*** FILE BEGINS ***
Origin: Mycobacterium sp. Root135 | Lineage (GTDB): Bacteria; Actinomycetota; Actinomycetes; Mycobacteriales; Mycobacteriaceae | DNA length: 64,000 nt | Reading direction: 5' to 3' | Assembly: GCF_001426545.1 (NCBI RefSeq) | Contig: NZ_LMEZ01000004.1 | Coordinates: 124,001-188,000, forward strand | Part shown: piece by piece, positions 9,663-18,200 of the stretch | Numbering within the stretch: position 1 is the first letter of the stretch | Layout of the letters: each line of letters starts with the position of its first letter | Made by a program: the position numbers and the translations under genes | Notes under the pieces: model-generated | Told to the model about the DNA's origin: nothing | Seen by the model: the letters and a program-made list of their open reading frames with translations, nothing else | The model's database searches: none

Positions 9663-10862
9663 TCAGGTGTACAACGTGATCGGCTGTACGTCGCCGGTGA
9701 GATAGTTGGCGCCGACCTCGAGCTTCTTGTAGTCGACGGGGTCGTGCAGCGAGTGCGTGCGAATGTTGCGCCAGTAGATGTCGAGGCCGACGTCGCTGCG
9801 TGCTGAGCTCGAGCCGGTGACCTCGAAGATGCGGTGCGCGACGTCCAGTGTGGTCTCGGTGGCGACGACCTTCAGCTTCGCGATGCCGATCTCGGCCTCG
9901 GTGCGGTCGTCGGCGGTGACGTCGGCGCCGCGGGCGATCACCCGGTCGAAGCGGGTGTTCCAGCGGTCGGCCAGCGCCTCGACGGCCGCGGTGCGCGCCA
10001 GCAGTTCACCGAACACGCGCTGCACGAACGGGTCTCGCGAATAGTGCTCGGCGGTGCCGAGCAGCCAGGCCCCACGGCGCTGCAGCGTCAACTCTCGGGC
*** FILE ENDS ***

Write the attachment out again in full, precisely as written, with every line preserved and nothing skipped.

Origin: Mycobacterium sp. Root135 | Lineage (GTDB): Bacteria; Actinomycetota; Actinomycetes; Mycobacteriales; Mycobacteriaceae | DNA length: 64,000 nt | Reading direction: 5' to 3' | Assembly: GCF_001426545.1 (NCBI RefSeq) | Contig: NZ_LMEZ01000004.1 | Coordinates: 124,001-188,000, forward strand | Part shown: piece by piece, positions 9,663-18,200 of the stretch | Numbering within the stretch: position 1 is the first letter of the stretch | Layout of the letters: each line of letters starts with the position of its first letter | Made by a program: the position numbers and the translations under genes | Notes under the pieces: model-generated | Told to the model about the DNA's origin: nothing | Seen by the model: the letters and a program-made list of their open reading frames with translations, nothing else | The model's database searches: none

Positions 9663-10862
9663 TCAGGTGTACAACGTGATCGGCTGTACGTCGCCGGTGA
9701 GATAGTTGGCGCCGACCTCGAGCTTCTTGTAGTCGACGGGGTCGTGCAGCGAGTGCGTGCGAATGTTGCGCCAGTAGATGTCGAGGCCGACGTCGCTGCG
9801 TGCTGAGCTCGAGCCGGTGACCTCGAAGATGCGGTGCGCGACGTCCAGTGTGGTCTCGGTGGCGACGACCTTCAGCTTCGCGATGCCGATCTCGGCCTCG
9901 GTGCGGTCGTCGGCGGTGACGTCGGCGCCGCGGGCGATCACCCGGTCGAAGCGGGTGTTCCAGCGGTCGGCCAGCGCCTCGACGGCCGCGGTGCGCGCCA
10001 GCAGTTCACCGAACACGCGCTGCACGAACGGGTCTCGCGAATAGTGCTCGGCGGTGCCGAGCAGCCAGGCCCCACGGCGCTGCAGCGTCAACTCTCGGGC